Vitamin C as a Co-factor: Co-factors is like a catalyst that is required to enable and activate the enzyme to function. Vitamin C is a co-factor for enzymes for:
- Collagen Synthesis: Collagen is the Fevicol which keeps us from falling apart. It is the basic building block of all connective tissue that builds, holds together and strengthens our skin, bones, teeth, ligaments, etc.
- L-Carnitine: Now to simplify this, Vitamin C deficiency inhibits the transfer of fat into the mitochondria, which we all have come to know as the “powerhouse of the cell”, hence it is not converted into energy, causing lethargy. This is because without sufficient amounts of Vitamin C shows anti-viral immune responses at the early stages of infection, especially against influenza virus Vitamin C the body may not be able to burn the fat to produce energy.
- Norepinephrine: It is the “fight and flight” or the “get up and do” neurotransmitter of our body which works for the Sympathetic Nervous System (SNS). The SNS keeps us breathing and beating even when we are unconscious or fast asleep and by extension, so does Vitamin C.
Immunity: Low levels of Vitamin C can result in an impaired immune system and increase the risk of infections.
Infections further decrease the Vitamin C levels in the body, since the immune cells use up the stores already present to tackle the current infection on-hand. This becomes a vicious cycle which ends in Vitamin C deficiency.
Ascorbic acid is required for the maturation of T lymphocytes, and is thus and so vital for cellular immunity.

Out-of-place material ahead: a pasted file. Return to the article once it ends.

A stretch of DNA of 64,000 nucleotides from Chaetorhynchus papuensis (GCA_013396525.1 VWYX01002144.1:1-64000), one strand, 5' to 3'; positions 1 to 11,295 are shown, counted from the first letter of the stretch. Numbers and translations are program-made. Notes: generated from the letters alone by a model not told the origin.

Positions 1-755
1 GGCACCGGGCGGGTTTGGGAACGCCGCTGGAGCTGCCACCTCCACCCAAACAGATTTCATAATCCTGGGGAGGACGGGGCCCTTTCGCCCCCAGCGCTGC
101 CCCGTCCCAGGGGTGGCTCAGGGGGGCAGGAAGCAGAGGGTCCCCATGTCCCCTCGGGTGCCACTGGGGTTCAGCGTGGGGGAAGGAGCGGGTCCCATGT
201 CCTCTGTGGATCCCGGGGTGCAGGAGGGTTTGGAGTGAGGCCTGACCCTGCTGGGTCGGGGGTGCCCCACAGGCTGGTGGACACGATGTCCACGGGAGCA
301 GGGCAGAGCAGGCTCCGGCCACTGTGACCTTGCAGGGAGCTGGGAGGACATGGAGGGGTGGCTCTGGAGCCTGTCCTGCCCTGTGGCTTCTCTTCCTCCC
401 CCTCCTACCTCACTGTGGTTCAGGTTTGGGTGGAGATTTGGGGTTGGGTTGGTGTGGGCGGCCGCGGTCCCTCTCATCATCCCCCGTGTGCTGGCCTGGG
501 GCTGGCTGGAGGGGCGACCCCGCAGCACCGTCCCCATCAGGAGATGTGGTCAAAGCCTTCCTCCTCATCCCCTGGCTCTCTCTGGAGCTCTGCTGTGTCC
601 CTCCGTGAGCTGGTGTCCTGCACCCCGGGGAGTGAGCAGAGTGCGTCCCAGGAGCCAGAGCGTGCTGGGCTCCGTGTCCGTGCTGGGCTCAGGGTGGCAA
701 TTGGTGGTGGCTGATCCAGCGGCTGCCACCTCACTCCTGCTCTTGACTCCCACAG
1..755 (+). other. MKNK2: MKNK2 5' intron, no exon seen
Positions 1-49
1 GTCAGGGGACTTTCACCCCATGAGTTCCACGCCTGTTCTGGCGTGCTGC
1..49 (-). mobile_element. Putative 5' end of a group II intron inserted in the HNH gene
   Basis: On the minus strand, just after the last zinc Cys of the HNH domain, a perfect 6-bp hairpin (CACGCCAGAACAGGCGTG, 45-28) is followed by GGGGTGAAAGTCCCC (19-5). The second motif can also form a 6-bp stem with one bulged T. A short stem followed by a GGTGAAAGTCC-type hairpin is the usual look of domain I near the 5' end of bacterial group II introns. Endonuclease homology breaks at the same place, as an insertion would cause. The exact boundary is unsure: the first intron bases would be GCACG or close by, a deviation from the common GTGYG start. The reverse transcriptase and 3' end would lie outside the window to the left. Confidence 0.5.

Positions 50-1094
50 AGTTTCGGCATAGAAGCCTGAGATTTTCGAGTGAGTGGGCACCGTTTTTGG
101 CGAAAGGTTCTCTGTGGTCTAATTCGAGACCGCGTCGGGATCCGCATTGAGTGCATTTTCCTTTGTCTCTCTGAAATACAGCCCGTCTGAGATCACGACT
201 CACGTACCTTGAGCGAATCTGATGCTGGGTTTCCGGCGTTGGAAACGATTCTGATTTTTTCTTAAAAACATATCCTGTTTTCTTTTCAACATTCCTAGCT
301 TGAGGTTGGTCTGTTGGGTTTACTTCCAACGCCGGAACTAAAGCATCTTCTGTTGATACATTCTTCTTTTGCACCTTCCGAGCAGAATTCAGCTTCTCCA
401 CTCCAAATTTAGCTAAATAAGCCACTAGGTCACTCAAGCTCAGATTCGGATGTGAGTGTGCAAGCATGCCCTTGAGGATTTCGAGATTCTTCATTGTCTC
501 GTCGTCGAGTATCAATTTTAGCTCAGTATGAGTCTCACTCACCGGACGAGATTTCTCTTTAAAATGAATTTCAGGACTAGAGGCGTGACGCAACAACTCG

Reduces Risk of Heart Failure and Cardiac Disease: “Higher food sources Vitamin C intake and higher supplement based Vitamin C intake (>700mg/day) have both been shown to decrease the risk of coronary heart disease.” -NCBI
Wound healing – Skin wounds require collagen synthesis and adequate amounts of Vitamin C to heal properly. Impaired wound healing could be associated with deficiency, which could be corrected by taking Vitamin C orally or topically.
How can Vitamin C deficiency present?
Vitamin C deficiency can present as a wide array of symptoms. Deficiency of Vitamin C leads to severe injury to multiple organs, especially heart and brain- since they are both highly aerobic organs (that produce oxygen radicals).
It can also present as
- Fatigue and lethargy
- Bleeding gums
- Poor wound healing
- Joint pains, swelling
- Thin hair, tooth loss
But hey, don’t go around diagnosing yourself with Hypovitaminosis C. Leave the testing and diagnosing to the experts and eat those citrus fruits.
A colleague’s doctor friend recommended you and your family to consider an extra intake of 3-10g of Vitamin C on an average day – going through this actual adventurous times! If one of you does have to stay in an hospital, he insists in receiving 10-20g of vitamin C intravenously a day.
Here’s wishing you and your family happiness, health and confidence in this crazy times.